The first attempt by a judge for more than 100 years to name and shame political activists for corrupt and illegal conduct at a local authority election got under way in Birmingham yesterday.
Richard Mawrey QC, the elections commissioner, said he was minded to report 19 Labour Party members and supporters to the High Court over ballot rigging allegations in Bordesley Green.
All of the men, if found to have forged a total of 457 postal vote declarations of identity during last year's city council polls, would be banned from voting or standing in elections for five years.
Reports would be submitted to the Director of Public Prosecutions and criminal charges could follow.
Mr Mawrey is trying an election petition which claims that 3,000 postal votes in Bordesley Green were forged to favour Labour, depriving three People's Justice Party candidates of victory.
Mr Mawrey said the naming and shaming procedure, under Section 160 of the Representation of the People Act, had not been tested since the 1890s.
All but three of the 19 men are legally represented and will seek to prove their innocence. Upwards of 70 witnesses could be called, the court heard.
Those whom he was minded to name would have an opportunity to answer the charge that they "witnessed bogus declarations of identity".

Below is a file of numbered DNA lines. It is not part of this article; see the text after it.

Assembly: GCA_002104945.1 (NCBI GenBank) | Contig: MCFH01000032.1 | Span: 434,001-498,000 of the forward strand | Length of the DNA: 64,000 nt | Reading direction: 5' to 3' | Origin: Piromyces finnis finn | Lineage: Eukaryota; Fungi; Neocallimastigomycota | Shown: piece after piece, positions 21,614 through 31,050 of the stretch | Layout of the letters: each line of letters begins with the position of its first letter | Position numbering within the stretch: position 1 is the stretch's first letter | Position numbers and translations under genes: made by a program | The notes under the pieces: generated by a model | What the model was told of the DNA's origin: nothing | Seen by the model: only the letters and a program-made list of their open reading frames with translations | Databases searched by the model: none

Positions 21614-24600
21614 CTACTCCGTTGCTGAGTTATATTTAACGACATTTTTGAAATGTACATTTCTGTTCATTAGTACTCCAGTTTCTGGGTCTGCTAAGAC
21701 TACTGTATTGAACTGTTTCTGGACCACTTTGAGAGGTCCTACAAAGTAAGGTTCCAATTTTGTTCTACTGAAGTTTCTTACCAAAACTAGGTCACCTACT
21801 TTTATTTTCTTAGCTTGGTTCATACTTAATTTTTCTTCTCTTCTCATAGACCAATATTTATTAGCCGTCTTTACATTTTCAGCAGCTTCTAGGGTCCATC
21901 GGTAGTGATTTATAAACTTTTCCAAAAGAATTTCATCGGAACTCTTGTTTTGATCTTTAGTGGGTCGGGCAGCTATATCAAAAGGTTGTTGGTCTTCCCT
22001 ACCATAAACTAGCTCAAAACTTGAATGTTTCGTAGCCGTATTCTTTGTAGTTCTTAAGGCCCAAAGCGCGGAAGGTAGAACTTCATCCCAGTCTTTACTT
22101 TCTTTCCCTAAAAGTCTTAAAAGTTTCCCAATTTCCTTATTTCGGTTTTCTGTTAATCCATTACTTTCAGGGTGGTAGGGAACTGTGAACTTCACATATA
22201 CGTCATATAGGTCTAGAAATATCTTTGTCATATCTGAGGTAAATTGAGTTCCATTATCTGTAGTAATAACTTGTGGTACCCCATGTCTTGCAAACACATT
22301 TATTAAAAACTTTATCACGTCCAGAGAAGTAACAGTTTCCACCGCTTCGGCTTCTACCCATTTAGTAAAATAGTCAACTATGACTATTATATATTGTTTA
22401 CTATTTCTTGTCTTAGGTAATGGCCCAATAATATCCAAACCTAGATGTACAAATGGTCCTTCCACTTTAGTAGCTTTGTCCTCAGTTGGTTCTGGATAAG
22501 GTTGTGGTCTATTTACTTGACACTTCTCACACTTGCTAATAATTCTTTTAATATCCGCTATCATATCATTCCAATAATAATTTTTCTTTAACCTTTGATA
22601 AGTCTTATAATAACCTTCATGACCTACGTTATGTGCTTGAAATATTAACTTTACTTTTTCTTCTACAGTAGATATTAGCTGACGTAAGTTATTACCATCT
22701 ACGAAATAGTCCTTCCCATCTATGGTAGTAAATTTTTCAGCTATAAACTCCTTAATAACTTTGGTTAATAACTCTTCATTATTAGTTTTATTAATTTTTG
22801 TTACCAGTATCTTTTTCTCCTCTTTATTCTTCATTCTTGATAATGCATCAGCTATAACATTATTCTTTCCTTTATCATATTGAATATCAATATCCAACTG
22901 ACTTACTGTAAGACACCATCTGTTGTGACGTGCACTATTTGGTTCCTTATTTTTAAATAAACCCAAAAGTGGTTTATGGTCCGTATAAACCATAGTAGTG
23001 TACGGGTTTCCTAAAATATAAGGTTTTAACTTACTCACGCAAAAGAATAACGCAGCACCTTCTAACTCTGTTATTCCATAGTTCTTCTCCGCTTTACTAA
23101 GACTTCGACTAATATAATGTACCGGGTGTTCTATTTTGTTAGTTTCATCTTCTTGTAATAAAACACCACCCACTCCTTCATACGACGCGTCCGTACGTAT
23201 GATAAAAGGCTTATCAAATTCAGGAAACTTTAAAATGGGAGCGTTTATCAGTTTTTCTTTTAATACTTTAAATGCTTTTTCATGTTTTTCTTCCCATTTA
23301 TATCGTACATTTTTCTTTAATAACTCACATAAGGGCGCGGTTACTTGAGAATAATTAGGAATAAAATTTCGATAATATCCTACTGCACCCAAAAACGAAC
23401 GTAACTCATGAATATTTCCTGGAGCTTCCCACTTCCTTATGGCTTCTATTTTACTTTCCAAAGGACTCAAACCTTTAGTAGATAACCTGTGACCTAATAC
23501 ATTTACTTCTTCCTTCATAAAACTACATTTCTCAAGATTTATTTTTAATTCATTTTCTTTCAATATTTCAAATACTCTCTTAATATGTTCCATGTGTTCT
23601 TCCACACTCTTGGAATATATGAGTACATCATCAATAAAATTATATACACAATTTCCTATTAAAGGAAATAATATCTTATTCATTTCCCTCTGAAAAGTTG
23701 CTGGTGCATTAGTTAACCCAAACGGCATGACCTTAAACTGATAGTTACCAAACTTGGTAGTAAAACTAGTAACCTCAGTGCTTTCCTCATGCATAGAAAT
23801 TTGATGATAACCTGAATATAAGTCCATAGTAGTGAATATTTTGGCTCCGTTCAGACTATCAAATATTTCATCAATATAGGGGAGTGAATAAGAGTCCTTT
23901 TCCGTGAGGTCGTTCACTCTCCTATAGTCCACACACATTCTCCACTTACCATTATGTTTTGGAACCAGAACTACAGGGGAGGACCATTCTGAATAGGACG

There was a large body of evidence to show that ballot papers in Bordesley Green were forged, the judge added.
Mr Mawrey said: "A considerable number of these declarations of identity appeared to have been witnessed in circumstances where it was suggested that the person witnessing the signature, or apparently witnessing the signature, was not the person whose name and address appeared on the declaration of identity.
"The person apparently witnessing the signature did not witness the signature of the true voter."
Mr Mawrey's report could extend beyond Bordesley Green and Aston, the subject of the two election petitions he has been considering, to take in the rest of Birmingham.
He will also have to state whether corrupt or illegal practices took place with the consent of election candidates.